and according to appellant per annum is a period of 12 months and the contract should have been for a period of 12 months and not 11 months .That interpretation is simply wrong. Clause 1.1 stipulates the contract period, which was 11 months and by operation of time, effluxion of time, the contract terminated automatically. There was no misdirection on the part of the arbitrator.


[14] The appellant further contended that the contracts between the appellant and the second respondent were subject to the caveat subscripto principle. In Namibia Broadcasting Corporation v Kruger and Others (2009(1) NR 196(SC) para 9 Maritz JA said the following about the caveat subscripto principle, “… [9] Fagan CJ remarked in George v Fairmead (Pty) Ltd.


When a man is asked to put his signature to a document he cannot fail to realise that he is called upon to signify ,by doing so ,his assent to whatever words above his signature”,


[15] The parties assented to a fixed contract period of eleven (11) months and not twelve (12) months as contended by the appellant and the contract was terminated by effluxion of time. In terms of section 35 of the Labour Act 11 of 2007 severance pay is only payable to an employee by an employer who has completed twelve (12) months of continuous service, if the employee is dismissed. In this case, the appellant was not dismissed, his contract was terminated by effluxion of time. He is not entitle to any severance payment.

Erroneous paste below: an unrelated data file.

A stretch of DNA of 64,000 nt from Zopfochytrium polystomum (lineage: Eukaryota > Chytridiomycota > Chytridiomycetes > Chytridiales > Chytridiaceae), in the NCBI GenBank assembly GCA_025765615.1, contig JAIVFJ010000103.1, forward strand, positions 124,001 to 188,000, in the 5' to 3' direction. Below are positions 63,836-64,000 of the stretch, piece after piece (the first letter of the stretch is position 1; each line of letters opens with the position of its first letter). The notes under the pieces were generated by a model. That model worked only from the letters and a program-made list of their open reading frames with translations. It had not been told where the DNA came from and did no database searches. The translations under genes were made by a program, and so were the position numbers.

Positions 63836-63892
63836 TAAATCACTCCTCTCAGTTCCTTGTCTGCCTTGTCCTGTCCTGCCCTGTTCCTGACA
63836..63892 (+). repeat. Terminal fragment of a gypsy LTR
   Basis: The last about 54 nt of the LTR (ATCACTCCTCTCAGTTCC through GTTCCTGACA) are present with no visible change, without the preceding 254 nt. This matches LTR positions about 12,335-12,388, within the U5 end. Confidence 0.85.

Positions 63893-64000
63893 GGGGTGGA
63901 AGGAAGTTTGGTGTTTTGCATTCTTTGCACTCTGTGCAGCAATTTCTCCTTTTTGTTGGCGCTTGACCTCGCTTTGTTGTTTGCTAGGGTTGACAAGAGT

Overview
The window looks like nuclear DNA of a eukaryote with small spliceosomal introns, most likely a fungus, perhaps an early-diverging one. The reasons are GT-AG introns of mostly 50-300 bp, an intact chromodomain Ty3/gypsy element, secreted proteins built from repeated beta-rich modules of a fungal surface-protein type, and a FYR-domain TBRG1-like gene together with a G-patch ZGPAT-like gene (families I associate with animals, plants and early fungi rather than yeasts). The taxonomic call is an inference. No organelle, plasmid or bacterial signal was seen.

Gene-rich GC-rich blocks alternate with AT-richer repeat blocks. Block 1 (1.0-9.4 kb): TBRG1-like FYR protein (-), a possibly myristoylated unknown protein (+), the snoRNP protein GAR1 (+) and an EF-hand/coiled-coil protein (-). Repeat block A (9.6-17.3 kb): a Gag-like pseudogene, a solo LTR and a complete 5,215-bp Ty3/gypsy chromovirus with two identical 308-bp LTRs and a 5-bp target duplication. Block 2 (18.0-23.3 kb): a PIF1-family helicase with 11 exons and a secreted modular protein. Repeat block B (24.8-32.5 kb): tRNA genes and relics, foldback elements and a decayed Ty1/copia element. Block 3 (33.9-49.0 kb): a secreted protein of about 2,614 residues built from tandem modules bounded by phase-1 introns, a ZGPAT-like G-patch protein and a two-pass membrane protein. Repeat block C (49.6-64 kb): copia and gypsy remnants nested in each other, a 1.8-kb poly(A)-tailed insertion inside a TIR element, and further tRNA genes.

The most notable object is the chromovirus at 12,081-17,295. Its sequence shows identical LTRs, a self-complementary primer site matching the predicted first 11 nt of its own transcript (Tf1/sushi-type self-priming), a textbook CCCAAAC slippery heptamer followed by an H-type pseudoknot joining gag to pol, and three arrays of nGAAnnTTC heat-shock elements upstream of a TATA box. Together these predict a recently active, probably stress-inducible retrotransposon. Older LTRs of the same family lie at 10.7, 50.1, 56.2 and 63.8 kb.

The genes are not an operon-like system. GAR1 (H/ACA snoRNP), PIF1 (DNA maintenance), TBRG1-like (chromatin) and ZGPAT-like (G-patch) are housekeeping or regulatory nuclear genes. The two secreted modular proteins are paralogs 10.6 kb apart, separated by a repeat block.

[16] As far as leave days are concerned, the arbitrator did not err when she found that the appellant worked for fourteen (14) months and he was entitled to 23.3338 leave days, minus 3.5 days’ vacation leave that he took. He was entitled to be paid N$61 772.77 and there is a shortfall of N$915.48 which she ordered the second respondent to pay.


In the result. I make the following order.


Order


1. The appeal is dismissed.

2. There is no order as to costs.

3. The matter is removed from the roll and regarded as finalized.





______________________

G N NDAUENDAPO

Judge











APPEARANCES


FOR THE PLAINTIFF: V Kangumu (in person),

Windhoek


FOR THE DEFENDANT: S Nambinga

of Palyeenime Incorporated,

Windhoek


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Cited documents 2

Judgment 1
1. Goseb v Usakos Town Council and Another (HC-MD-LAB-APP-AAA 36 of 2018) [2019] NALCMD 12 (8 May 2019) 2 citations
Legislation 1
1. Labour Act, 2007 604 citations

Documents citing this one 0